Photography that’s Anchored in a Moment

This is a quieter moment, the light in the frame gives the image more weight and allows for more interesting composition and mood.

I was walking through Chinatown in New York City this weekend, making photographs of dumpling stalls, and I started thinking about moments, and what a moment really is in a photograph. I’m always telling people about moments and how important they are and how they can elevate an image, but what do I really mean when I say that?

A moment is what gives a photograph its life and breadth, and has the ability to elicit a response in the viewer. They pause for a second, notice the image, relate to it, maybe they even feel something.  A moment can be just about anything: it is the instant of peak action in a frame, like the surprised look right before someone laughs, the light hitting the outline of a person’s body as they cross the street, or when all the different layers in a composition come together perfectly.

This approach to photography is my favorite; the ability to capture an image that’s anchored in a moment. When I’m shooting, these are the scenes that help me understand the world a little better, or maybe remember it, hold it steady for just a split second longer and if I am lucky, everything in the frame starts to come together with interesting layers, light and composition, and then the image says something new and different. It takes on meaning, has a weight to it and can hold the viewer’s eye a little longer.

I pulled a few images from some of my favorite New York City restaurant counters in order to help illustrate a moment; how sometimes they can be quiet and just about light, and sometimes they are all about timing and composition.

In this image the motion and movement give the frame tension and create a moment of interest.

 

This is a quieter moment, the light in the frame gives the image more weight and allows for more interesting composition and mood.

 

 

7 Comments

Filed under Inspiration, iphoneography, photography

7 Responses to Photography that’s Anchored in a Moment

  1. Lovely images, as usual, Penny!

    Was just at an event at Todd & Diane’s yesterday and they played a video of you savoring tacos in TX and searching for a close replacement to your mom’s tacos. Bikes, tacos, fun times…it was great seeing you!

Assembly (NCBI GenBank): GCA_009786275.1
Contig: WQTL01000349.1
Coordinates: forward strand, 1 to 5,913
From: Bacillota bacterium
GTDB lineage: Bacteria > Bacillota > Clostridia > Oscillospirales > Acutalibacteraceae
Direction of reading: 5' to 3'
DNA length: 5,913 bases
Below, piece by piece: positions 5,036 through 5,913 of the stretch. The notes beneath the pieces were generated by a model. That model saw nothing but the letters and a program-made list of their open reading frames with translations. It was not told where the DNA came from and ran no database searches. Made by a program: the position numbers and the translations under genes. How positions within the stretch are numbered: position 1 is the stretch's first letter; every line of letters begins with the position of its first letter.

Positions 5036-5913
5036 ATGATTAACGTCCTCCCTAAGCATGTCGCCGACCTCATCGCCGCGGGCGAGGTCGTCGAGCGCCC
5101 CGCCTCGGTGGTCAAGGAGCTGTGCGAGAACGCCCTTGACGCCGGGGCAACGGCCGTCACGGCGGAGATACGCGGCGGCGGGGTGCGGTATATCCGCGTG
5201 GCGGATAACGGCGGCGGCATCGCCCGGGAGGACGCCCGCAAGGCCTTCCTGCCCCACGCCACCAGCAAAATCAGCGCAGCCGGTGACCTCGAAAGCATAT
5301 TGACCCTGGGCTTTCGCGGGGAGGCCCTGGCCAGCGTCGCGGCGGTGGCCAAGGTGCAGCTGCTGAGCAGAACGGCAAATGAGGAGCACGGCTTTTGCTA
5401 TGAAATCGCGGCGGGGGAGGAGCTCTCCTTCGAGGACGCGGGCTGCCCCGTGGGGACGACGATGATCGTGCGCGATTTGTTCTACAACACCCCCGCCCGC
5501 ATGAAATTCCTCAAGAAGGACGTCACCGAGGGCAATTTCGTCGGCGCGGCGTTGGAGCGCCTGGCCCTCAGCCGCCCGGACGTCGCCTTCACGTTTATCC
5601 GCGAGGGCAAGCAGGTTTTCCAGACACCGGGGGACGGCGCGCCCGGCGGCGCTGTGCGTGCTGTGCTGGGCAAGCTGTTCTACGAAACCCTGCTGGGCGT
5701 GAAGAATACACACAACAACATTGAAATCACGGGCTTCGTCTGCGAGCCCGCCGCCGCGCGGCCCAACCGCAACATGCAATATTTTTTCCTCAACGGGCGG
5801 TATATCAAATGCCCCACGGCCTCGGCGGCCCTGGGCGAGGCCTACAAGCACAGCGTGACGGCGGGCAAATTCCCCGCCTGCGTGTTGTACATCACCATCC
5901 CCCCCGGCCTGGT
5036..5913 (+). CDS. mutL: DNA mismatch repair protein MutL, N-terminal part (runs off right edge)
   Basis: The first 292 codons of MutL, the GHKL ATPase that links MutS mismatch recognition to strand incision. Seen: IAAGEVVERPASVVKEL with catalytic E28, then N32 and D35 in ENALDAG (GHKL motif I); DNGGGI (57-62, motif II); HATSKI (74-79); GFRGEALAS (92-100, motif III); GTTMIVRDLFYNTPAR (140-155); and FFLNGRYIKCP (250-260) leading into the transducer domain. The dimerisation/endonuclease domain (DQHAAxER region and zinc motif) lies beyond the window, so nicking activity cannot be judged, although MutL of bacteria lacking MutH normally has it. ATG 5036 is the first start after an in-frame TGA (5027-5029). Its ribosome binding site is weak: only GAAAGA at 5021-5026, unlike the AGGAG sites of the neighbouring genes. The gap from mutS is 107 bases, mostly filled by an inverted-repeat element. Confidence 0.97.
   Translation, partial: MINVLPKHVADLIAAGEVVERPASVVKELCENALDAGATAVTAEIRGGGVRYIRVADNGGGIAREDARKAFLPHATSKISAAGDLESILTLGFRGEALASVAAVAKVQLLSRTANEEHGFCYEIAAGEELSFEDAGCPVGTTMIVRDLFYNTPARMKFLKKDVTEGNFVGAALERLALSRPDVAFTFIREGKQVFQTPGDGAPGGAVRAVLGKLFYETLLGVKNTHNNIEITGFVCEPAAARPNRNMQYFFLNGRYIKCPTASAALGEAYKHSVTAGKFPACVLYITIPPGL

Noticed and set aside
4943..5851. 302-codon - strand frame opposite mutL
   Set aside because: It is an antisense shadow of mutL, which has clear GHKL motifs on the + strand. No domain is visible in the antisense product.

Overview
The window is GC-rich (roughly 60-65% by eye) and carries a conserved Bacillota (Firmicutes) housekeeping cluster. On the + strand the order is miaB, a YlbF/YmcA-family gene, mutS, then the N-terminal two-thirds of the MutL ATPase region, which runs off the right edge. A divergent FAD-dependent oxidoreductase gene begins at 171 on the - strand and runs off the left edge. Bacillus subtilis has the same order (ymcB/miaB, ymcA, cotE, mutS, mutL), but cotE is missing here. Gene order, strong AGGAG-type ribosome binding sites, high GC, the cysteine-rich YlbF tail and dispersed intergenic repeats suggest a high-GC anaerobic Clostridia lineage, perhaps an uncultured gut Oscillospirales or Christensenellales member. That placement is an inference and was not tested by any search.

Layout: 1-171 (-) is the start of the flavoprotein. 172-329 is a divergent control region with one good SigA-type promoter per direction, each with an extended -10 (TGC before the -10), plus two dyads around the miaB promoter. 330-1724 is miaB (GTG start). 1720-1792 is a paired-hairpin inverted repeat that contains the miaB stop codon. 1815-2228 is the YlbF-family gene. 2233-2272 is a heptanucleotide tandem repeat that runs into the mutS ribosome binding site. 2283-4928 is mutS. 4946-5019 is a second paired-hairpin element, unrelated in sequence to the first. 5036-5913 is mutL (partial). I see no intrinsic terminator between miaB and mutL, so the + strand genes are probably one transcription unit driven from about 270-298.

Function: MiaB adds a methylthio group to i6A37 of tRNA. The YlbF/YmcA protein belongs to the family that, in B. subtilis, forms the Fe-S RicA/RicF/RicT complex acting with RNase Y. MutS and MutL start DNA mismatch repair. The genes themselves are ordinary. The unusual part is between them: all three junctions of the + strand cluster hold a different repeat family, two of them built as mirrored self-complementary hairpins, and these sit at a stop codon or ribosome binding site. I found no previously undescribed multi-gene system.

2. Averie-Thank you for this comment. I love that iphone video series, hope to do more of them for sure.

  3. Your timing and composition are what make you so great! Great way to illustrate the feeling you can get from a photo.

  4. This is so true, and difficult to achieve. As a food blogger, I think when you’re out and about to do food photography, you sometimes need to let go and just let moments ‘happen.’ Observe, and capture. I fall intro the trap of clicking so often that I forget to notice an interesting moment and refocus on it instead of the plate before me.

    Thanks for sharing this mini lesson Penny.

  5. ChristopherD

    I found your photography through food photog blogs and Saveur, but I have to say- I have been absolutely digging this series of b&w life-moment shots. Beyond just liking your way of seeing and composing in the moment, I think it’s fascinating that really, while the clothes, cars and gadgets have changed, the life moments look remarkably similar to those taken in past decades.

  6. JP

    What’s funny is that when I first looked at the opening photo in the post (woman outside diner), it didn’t really catch my attention. Street photography often feels snapshot-y to me by its very nature and can be just as fleeting a moment for the viewer as it is for the photographer: a fraction of a second for both the exposure and the looking at the photo.

    So, my eye went around this photo–highlight in the woman’s hair, back of a stop sign, some big black junk in the left side of the frame, empty Formica table, and that’s all she wrote. Throw-away moment. Next.

    Reading the post, though, made me go back and really look at the picture. What now started to emerge for me was the composition. The lady is aligned with the line formed by the two Formica tables and her line of sight parallels the direction of the sunlight, forming a sort of slanted ‘X’ and creating a strong dynamic.

    Furthermore, the rectangle of the window creates another frame which removes her from the scene inside. It’s as if she’s on a TV screen, the street another reality that’s detached from the diner. But the more I look at the photo, the more startled I am by her: it’s like my looking out the window has been confronted and challenged by the woman outside. Busted, right?

    Anyway, now there’s a story, or at least questions which are the beginnings of a story. Who is she? Why is she outside looking in? Does she mind if we look at her? What is that black crap on the left?

    So, the observation I’m trying to make in a long-winded way is that sometimes the ‘moment’ is something that is captured in a split-second but opens up when given time–more time, proper time–to be looked at.

  7. this is very interesting and useful! thank you